||Ask Dr. Don
APR vs. interest rate
Dear Dr. Don,
It would seem like the terms "APR" and "Interest
Rate" would be fully understood by now. However, as much as
I seek out what the differences are, I only end up with more questions.
Why is it that APR is considered an apples-to-apples
comparison between lenders when the interest rate is what you'll
be making monthly payments on? Why is it that interest rates are
sometimes much higher than the APR, if the APR should be what you
would be paying on the cost of the loan, including up-front closing
It is confusing.
The nominal rate of interest is the rate used when
calculating the interest expense on your loan. That's what most
people consider to be the interest rate on their loan. The annual
percentage rate (APR) on a loan includes some of the costs involved
in procuring the loan and is meant to provide the consumer with
an effective rate to use when comparing loans.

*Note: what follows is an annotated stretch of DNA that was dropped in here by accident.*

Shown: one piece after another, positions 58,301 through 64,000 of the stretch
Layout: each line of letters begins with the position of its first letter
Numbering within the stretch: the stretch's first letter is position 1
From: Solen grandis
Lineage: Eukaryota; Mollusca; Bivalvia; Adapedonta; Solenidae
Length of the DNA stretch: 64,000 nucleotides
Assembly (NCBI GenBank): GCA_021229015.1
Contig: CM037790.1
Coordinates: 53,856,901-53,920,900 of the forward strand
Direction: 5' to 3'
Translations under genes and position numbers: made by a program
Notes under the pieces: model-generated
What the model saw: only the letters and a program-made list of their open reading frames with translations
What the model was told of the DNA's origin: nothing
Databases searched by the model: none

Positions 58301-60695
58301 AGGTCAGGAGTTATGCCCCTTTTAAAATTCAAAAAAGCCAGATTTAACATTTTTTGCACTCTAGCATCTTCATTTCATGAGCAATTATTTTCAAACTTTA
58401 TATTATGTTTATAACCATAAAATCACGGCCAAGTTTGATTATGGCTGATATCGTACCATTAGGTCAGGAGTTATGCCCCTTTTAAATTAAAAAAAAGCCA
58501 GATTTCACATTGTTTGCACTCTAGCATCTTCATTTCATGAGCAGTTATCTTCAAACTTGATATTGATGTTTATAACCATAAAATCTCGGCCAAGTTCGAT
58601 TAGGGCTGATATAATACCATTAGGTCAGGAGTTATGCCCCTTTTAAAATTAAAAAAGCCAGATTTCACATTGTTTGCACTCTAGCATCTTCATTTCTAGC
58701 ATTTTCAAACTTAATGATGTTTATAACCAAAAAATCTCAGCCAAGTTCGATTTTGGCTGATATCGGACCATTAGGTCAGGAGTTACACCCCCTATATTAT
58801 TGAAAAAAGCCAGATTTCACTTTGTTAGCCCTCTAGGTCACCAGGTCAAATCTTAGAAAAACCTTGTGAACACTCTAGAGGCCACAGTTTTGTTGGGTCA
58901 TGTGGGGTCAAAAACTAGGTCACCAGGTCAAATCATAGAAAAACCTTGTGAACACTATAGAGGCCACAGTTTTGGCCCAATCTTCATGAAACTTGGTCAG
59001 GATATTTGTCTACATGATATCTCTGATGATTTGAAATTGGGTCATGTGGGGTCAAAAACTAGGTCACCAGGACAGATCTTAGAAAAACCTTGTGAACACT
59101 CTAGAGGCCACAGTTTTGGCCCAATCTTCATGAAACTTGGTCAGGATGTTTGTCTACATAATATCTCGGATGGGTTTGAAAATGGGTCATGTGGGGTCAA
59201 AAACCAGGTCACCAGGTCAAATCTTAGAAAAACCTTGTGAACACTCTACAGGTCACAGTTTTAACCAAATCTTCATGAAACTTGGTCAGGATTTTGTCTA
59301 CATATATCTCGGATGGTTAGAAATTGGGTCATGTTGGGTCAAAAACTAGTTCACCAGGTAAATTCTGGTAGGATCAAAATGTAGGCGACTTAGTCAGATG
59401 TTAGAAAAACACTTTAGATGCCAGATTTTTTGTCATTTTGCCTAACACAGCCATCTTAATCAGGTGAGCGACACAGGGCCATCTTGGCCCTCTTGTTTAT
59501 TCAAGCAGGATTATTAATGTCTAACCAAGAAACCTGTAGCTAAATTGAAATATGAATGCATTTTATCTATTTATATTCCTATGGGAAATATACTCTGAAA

Act is implemented by the Federal Reserve Board's Regulation
Z and sets the standards for how APRs are calculated. Since
lenders have to abide by these standards, there is a basis for comparison
The APR on a fixed-rate loan should always be greater
than or equal to the nominal interest rate. For it to be lower would
require that the lender rebate back to you some of your interest
The disclosure of an APR is considered accurate if
the rate disclosed is within an eighth of a percent more or less
than the actual rate, or the actual rate rounded to the nearest
quarter of a percentage point. (The Federal Reserve Board may also
allow a greater tolerance to simplify compliance where irregular
payments are involved.)
The U.S. Code, Title 15, Chapter 41 (Consumer
Credit Protection) gives all the details about what is and isn't
included in calculating the finance charge on your loan. Beyond
the rounding permitted by law, the biggest problem in comparing
APRs from different lenders is the lender's ability to estimate
the closing costs that are included in the APR calculation.
Use the lenders' APRs to help you choose which loan.
If the rates are close, you should dig deeper. Either ask the lenders
to show you the costs they included in their APR calculations and
discuss with them whether these costs are actual or estimated, or
calculate your own APR for the competing loans.
Wheatworks gives you a free trial of their APR
Calculator that allows you to compile your own APRs for competing
-- Posted: Dec. 13, 2001